The fact that some writers wouldn’t follow their request comes as a huge surprise to me; if you go to all the trouble of spending months or years on your work, wouldn’t you take every care to ensure you had complied to the website guidelines to increase your chances of being published?

I decided to focus on the positive, and asked her about her reading. Do you need an agent to be read by Meredith Curnow, or are unrepresented clients of interest to her, too? Meredith is quick to point out that no, you do not need an agent – but if you do have one, she is likely to read your manuscript sooner, simply because the agents will call her, email her and harass her until she does.*

When asked about the short story medium, Meredith was again refreshingly honest and blurted out without hesitation “We’re scared of them”. She enjoys them as a medium, but, generally, they just don’t sell. End of (short) story. She did mention, though, that she will usually publish perhaps two short story collections out of the 12 to 15 releases she looks after each year, and that Random House Australia are now participating in Short Cuts, an online short story release program started by Random House UK, and that they have plans for a short story erotica (“Surprise!”) and Romance digital collection in the near future.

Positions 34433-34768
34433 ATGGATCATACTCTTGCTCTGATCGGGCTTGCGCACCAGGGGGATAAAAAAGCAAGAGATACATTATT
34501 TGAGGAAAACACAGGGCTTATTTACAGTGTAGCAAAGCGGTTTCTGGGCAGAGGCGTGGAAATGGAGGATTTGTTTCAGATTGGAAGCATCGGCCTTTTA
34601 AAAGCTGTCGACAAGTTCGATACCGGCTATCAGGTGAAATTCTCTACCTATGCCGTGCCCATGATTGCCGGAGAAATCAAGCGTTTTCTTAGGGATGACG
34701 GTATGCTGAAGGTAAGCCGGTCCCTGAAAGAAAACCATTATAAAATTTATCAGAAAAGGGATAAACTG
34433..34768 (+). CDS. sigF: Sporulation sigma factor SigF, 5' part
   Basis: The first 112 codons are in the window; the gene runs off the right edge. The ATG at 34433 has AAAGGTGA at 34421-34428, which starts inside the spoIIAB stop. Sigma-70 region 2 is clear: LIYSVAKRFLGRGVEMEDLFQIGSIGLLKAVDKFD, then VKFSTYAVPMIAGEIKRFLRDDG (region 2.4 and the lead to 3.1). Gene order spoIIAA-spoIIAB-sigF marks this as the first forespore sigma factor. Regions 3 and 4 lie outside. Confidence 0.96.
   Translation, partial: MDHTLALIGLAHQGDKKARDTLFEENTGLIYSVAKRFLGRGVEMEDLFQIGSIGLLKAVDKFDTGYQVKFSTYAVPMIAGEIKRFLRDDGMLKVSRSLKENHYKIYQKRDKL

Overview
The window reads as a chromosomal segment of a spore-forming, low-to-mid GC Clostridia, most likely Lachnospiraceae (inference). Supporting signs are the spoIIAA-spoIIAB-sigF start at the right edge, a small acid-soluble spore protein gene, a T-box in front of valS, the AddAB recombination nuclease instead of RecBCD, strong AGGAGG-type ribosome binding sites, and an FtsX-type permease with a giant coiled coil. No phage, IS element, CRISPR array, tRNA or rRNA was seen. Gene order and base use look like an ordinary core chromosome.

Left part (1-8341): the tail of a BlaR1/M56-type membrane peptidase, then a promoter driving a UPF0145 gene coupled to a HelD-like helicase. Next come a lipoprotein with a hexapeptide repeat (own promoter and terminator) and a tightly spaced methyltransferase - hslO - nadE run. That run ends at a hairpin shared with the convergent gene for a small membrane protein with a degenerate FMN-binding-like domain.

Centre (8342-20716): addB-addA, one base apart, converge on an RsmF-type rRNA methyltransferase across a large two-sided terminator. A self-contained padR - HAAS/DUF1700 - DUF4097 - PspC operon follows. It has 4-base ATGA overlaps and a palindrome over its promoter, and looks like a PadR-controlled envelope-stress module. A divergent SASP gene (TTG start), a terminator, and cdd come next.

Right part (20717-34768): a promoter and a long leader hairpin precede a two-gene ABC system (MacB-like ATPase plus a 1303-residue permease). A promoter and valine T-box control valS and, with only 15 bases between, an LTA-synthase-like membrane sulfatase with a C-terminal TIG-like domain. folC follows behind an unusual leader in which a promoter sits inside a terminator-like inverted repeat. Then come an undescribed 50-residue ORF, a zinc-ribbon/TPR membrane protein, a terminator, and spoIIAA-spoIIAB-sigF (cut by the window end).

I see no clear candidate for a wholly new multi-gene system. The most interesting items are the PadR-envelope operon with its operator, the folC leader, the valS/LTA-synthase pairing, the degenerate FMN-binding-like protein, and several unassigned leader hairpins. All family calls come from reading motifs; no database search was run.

My chat with Meredith quickly reached the allotted hour, but not without me finding out what would blow Meredith away in a short story collection pitch.

“Voice,” she replied. “And boldness.”

Meredith Curnow is the Knopf Vintage publisher at Random House Australia. The Library of Unwritten Stories is run by the City of Sydney library and the NSW Writers Centre.

*NB: This is not an invitation to harass Meredith as an unrepresented author.

A cheats guide to this post:

a)     Publishers are not the scary, evil beings who enjoy rejecting aspiring authors we may have thought they were (maybe)

b)     “No” isn’t necessarily “Your work sucks”; it can just mean it’s not the right piece for that publishing house.

c)     Follow the submission guidelines, no matter who you submit to. Not everyone is a Meredith.

d)    While you don’t need an agent to get a publishers attention, it may mean they read your work sooner – the power of harassment is strong.

e)     Voice is all encompassing and still one of the standout points of any book.

 

Lauren McKellar is a writer and editor, currently working on Fracture, an illustrated series of short horror stories. This post originally appeared on her blog laurenswrittenword

Lauren is a participant at the Library of Unwritten Stories, , a dynamic new program for young writers aged under 30 run by The NSW Writers’ Centre and the City of Sydney Libraries. As well as holding writing workshops, the Library of Unwritten Stories gives participants the opportunity to experience other parts of the writing life, including interviewing skills in front of an audience.